One of the reasons many site owners are losing money is a technical ‘out of date’ site.
Even if you had your site redone a year or two ago, you could be losing money.
As you are well aware, our Internet world moves very fast.
There’s not a day that goes by with some new ‘must-have’ for your business.
There’s not a day that goes by without your competitors tweaking their sites, their products and whatnot.
Running an online business is flat out hard work.
I know what it’s like, I’ve been working for online businesses since 1996.
In this blog, I want to help you understand the importance of the technical side of your site, without getting into the really technical stuff.
With the knowledge acquired, you will be become a little more educated and will have the tools to talk to your web designer and ask them to improve your site.
The good thing about this post, most likely the costs will be extremely low, and the benefits could be pretty darn impressive.
Warning: After reading this article, you may have one of those “why didn’t I do this before” moments. 😀
Now let’s get on with it.
The number of sites I have personally have optimized is subject to wrong and outdated code.
Your site might look beautiful on the front-end, but this doesn’t imply you’re in the green.
Browsers have become much smarter by accepting the messy code.
This is also one of the reasons your site can look and function differently per browser.
When optimizing a clients’ site, I always check what type of website I’ll be dealing with.
It’s like buying a car before knowing what engine the car has.
In the past, I’ve burnt myself trying to improve conversion rates with technically deficient sites.
How to check if your site is up to par?
Well, there are many free site audit tools around, but before I spill the beans, I must share chances are the essential bits could be a tad confusing. Most people find it hard where to make the necessary changes.
Because they want to save some money they often find themselves spending many hours without solving issues and in some cases even wrecking their site.
The problem with these audit tools is some of the tools identify errors and warnings which you can solve even if you hired a professional.
Some errors are errors you just have to accept. To give you an example:
Many audit tools show Google Fonts as a warning. In theory they’re right because every visitor is downloading the fonts. So, by visiting your site the user needs to ‘wait’ to download the font you used.
Of course you can solve this by hosting the font locally or you can use a standard browser font but why go through all the hassle when it’s perfectly ok to load the font from Google.
So you can spend hours solving this issue but if you’re optimizing your site for SEO benefits – this isn’t the biggest issue you have.
The same goes for pagespeed.
For the non-techies:
Pagespeed measures the moment a visitor clicks to your site until the page is fully loaded. Not just the top part of your website.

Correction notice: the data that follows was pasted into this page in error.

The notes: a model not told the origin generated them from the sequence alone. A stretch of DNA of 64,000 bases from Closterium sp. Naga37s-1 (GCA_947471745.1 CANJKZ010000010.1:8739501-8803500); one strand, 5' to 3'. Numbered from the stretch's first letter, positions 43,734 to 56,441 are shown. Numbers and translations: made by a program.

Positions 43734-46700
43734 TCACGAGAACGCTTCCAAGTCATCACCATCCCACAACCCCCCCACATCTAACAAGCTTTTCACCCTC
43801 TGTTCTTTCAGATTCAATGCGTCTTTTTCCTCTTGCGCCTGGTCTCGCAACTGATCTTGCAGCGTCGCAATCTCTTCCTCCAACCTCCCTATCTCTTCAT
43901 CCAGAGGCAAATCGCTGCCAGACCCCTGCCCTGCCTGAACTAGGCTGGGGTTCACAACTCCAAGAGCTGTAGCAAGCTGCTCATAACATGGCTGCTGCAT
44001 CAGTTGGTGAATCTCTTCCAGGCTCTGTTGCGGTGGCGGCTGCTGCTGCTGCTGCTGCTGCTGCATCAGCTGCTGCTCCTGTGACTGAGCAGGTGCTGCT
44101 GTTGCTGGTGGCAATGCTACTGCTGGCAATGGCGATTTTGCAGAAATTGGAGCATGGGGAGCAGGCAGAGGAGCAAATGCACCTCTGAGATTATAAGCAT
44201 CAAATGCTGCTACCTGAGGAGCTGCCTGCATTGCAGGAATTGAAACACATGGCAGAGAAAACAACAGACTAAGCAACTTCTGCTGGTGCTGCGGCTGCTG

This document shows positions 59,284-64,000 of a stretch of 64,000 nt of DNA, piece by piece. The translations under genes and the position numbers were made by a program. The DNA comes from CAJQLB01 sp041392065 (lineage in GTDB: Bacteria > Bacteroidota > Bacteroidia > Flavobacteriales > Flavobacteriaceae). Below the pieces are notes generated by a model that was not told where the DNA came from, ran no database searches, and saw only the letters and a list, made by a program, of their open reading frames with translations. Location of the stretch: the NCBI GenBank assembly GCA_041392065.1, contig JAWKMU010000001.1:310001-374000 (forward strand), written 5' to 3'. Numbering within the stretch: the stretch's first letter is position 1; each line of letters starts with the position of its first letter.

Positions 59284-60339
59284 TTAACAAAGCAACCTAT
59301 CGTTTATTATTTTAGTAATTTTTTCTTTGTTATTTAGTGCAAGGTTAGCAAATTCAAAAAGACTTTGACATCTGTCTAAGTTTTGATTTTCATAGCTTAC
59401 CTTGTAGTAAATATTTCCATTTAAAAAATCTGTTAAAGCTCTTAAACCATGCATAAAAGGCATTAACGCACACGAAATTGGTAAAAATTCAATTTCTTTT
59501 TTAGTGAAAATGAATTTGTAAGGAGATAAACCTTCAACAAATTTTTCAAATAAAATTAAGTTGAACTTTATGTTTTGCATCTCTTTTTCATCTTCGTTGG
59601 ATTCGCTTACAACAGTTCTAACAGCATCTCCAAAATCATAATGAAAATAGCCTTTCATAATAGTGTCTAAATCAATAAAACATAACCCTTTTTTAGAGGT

No, the full site.
Research conducted by a bunch of smart guys explains the effect of low page speeds and drops in revenue.
It’s imperative for you to check your pagespeed.
Luckily you can check the speed yourself by entering your URL into a site named GTmetrix
You may not be very technical, so let me walk you through the essential bits of the speed test.
If you test your site without signing up for a free account, you will be only to check your website from a standard location.
Sign up for the free account, and you can select different locations such as Frankfurt, Germany.
After you have punched in your site address, the test runs, and about a minute later the report pops up.
DON’T do it look at the grades. They aren’t important.
You should be focussing on the Fully Loaded Time. The fully loaded time is what really matters.
As you can see, my (old) site took 1.3 seconds to load fully, which is well within the 3-second threshold Google uses as the rule of thumb.
The Total Page Size and (database) Requests both have an impact on the Fully Loaded Time.
One of the biggest problems which affect the page size and requests is images and poorly coded plugins.
I’ve seen sites with 110 or more database requests and 30mb pages.
Each time a visitor visits a page, they need to download 30mb.
With a fast internet connection you won’t notice this but let’s say you are using a mobile connection and you have a limited internet package of 1 GB.
Viewing a few of these pages are going to take a gigantic chunk of your data allowance.
This is why it’s not only essential for you to keep the page size as low as possible.
You can click on the tabs Yslow, Waterfall (which will show you each database request your site is making) and Timings.
The Timing tabs reveals the trail from the point a user hits enter until your website is fully loaded.
You now understand the importance of auditing your site at least once a month, the importance of monitoring your pagespeed and the revenue impact it may have.
There are many youtube videos you can watch how to improve your pagespeed but do not tweak the technical stuff if you have no idea what you’re doing.
It can cause your site to crash and that ain’t good for business either.